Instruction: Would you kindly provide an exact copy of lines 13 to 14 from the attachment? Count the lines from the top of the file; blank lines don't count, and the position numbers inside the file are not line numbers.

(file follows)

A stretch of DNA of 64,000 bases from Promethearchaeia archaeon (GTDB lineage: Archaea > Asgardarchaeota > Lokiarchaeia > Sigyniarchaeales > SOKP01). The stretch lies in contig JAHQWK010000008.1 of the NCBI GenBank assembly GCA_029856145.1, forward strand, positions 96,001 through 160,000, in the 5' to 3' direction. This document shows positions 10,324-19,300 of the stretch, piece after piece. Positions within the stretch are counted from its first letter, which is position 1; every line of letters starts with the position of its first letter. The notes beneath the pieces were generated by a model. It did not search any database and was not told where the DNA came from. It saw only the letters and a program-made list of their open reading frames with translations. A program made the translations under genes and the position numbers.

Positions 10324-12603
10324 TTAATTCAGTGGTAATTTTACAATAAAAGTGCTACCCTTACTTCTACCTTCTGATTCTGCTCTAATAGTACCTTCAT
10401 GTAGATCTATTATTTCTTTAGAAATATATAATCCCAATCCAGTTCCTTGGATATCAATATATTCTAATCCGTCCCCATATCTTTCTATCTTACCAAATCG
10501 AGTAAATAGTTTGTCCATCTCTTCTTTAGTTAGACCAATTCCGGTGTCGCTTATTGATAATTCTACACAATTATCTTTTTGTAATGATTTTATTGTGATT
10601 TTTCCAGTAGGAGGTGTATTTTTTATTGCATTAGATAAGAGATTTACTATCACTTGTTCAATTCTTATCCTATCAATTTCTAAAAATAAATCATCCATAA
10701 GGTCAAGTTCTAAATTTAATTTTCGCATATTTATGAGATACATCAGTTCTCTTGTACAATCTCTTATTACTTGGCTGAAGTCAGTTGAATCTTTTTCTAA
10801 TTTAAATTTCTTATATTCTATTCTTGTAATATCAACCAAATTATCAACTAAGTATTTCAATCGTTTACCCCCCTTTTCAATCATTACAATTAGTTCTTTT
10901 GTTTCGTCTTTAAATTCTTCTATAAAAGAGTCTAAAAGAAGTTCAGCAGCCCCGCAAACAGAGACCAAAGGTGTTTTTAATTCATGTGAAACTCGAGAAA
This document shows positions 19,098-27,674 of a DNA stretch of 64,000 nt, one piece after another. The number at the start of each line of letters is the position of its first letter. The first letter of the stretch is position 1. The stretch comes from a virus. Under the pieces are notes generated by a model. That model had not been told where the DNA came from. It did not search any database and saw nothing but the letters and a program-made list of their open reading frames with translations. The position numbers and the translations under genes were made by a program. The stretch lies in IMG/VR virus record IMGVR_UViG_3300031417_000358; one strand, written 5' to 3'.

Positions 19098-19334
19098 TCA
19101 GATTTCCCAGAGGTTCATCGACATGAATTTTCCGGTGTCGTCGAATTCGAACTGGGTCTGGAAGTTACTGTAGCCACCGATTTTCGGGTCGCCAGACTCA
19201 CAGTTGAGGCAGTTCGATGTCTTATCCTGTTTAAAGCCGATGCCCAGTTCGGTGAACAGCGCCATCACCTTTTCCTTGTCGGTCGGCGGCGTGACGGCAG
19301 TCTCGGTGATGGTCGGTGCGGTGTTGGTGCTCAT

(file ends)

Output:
19101 GATTTCCCAGAGGTTCATCGACATGAATTTTCCGGTGTCGTCGAATTCGAACTGGGTCTGGAAGTTACTGTAGCCACCGATTTTCGGGTCGCCAGACTCA
19201 CAGTTGAGGCAGTTCGATGTCTTATCCTGTTTAAAGCCGATGCCCAGTTCGGTGAACAGCGCCATCACCTTTTCCTTGTCGGTCGGCGGCGTGACGGCAG